SNAP Challenge Raises Hunger Awareness

By Helen Wolt

Broward County has the most over all food insecure residents in South Florida. An estimated 15 percent don’t know where their next meal is coming from. They’re likely to run out of food, or skip meals to stretch their budget.

Those who qualify for the Supple-mental Nutrition Assistance Program, also known as food stamps, still have a struggle. SNAP allows just $4.50 a day per person for meals.

“That’s where food banks come in,” said Sari Vatske, Feeding South Florida’s vice president of community relations. The Pembroke Park- based nonprofit provides supplemental groceries to help households make ends meet.

“The reality is that it takes a whole host of interventions for a family to get by,” Vatske said.

To raise awareness of the great need, the food bank is putting on a SNAP Challenge. “It’s one of the Feeding South Florida’s national Hunger Month initiatives,” Vatske said. Participants agree to spend no more than $4.50 a day for food. They get a sense of life on a SNAP budget, but it’s for a limited time.

Individuals, businesses and religious groups have accepted the task. Additionally, they have the option of seeking sponsors and turning the challenge into a fundraiser.

Last year, congregants of Temple Beth Sholom took the challenge, raising $14,393 for Feeding South Florida. Fourteen families with 37 people followed the SNAP allotment for seven days.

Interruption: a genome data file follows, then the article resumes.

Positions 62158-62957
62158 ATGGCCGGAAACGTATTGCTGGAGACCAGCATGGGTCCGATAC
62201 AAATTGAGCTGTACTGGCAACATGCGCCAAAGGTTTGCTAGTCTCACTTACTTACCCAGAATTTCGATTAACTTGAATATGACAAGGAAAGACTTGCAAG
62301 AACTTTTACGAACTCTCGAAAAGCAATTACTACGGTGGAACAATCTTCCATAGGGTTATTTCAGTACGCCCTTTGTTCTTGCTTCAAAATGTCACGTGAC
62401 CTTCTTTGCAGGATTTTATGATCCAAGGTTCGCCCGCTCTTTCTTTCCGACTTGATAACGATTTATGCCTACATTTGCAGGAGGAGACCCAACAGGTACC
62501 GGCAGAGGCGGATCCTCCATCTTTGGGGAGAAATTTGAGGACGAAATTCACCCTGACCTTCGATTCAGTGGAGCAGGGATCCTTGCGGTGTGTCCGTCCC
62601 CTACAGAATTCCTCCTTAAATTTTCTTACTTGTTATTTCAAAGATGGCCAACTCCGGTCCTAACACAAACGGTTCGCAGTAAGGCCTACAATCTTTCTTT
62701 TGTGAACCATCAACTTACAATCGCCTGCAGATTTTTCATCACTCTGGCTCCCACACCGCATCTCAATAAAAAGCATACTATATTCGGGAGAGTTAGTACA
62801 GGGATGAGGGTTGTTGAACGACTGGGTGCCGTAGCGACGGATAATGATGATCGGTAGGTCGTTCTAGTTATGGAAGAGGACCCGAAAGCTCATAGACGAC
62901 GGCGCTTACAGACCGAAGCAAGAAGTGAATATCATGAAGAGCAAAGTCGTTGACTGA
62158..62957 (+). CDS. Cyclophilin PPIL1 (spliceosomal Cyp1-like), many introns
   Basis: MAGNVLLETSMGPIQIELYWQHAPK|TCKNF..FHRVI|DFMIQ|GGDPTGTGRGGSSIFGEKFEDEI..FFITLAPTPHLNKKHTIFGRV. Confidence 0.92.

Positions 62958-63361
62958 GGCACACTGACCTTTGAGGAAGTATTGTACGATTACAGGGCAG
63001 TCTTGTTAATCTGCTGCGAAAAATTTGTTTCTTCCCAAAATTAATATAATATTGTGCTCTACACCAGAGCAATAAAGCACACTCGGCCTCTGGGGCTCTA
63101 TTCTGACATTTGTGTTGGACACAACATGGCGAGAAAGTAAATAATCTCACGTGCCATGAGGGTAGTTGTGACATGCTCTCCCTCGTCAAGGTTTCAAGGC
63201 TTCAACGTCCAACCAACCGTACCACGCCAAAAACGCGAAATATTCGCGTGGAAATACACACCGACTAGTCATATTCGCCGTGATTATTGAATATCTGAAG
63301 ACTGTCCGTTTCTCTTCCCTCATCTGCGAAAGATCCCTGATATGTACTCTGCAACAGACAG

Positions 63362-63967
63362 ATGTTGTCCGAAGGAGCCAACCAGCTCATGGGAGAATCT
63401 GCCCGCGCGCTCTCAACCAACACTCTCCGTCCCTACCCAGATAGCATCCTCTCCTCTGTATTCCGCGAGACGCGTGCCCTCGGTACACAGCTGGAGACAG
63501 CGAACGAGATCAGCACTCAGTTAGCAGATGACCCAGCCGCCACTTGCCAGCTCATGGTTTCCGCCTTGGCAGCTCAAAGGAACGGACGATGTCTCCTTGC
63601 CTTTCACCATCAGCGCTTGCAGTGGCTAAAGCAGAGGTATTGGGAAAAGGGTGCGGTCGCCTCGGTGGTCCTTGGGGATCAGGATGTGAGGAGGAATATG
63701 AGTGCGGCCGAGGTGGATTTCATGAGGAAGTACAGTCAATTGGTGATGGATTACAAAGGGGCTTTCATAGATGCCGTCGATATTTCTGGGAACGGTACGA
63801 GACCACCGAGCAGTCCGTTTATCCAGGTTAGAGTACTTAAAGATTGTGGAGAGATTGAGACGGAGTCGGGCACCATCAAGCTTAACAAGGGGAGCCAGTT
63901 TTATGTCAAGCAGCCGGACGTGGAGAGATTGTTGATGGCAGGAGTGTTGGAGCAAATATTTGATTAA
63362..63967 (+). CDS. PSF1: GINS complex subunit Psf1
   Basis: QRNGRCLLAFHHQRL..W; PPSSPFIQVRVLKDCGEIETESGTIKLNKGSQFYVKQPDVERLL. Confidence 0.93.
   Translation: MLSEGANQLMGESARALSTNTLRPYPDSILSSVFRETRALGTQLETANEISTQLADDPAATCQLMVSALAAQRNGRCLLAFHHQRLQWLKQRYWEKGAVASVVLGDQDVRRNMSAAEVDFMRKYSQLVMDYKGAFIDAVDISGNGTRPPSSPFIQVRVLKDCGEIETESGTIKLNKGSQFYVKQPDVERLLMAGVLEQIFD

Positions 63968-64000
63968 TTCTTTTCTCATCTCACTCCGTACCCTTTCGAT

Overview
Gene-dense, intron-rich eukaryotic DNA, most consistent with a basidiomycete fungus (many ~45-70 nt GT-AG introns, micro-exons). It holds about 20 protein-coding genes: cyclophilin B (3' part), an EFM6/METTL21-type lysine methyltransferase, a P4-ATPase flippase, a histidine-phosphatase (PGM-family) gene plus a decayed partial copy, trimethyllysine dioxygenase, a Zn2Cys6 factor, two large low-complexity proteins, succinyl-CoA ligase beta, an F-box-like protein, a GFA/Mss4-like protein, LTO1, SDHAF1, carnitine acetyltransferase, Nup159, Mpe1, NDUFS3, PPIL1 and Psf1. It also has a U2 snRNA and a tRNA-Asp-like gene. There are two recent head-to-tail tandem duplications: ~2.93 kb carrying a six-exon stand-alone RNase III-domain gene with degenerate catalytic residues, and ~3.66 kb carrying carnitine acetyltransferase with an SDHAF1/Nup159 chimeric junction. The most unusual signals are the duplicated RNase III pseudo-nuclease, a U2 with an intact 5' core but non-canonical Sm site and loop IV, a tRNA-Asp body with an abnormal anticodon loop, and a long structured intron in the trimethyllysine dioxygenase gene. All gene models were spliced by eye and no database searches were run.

“It was tough,” said Rabbi Gayle Pomerantz. She shopped with calculator in hand. Choices were limited. Family members found themselves negotiating over which items to buy.“We had enough to eat, but it was not a balanced diet. It was very heavy in carbs and lacking in fresh fruits and vegetables,” Pomerantz said. “It was a challenge, but for us it was one week.”

Stuart Sheldon said he lost a few pounds while his family of four dined on $128 per week. His wife went without coffee. His two young sons sorely missed desserts. They all felt malnourished.

“Everyone was kind of on edge,” Sheldon said. But worse was the mental fogginess he felt. “This is real life for a lot of people,” he said. “It’s a very effective way for that lesson to be delivered to children. ”For a SNAP Challenge Kit, email

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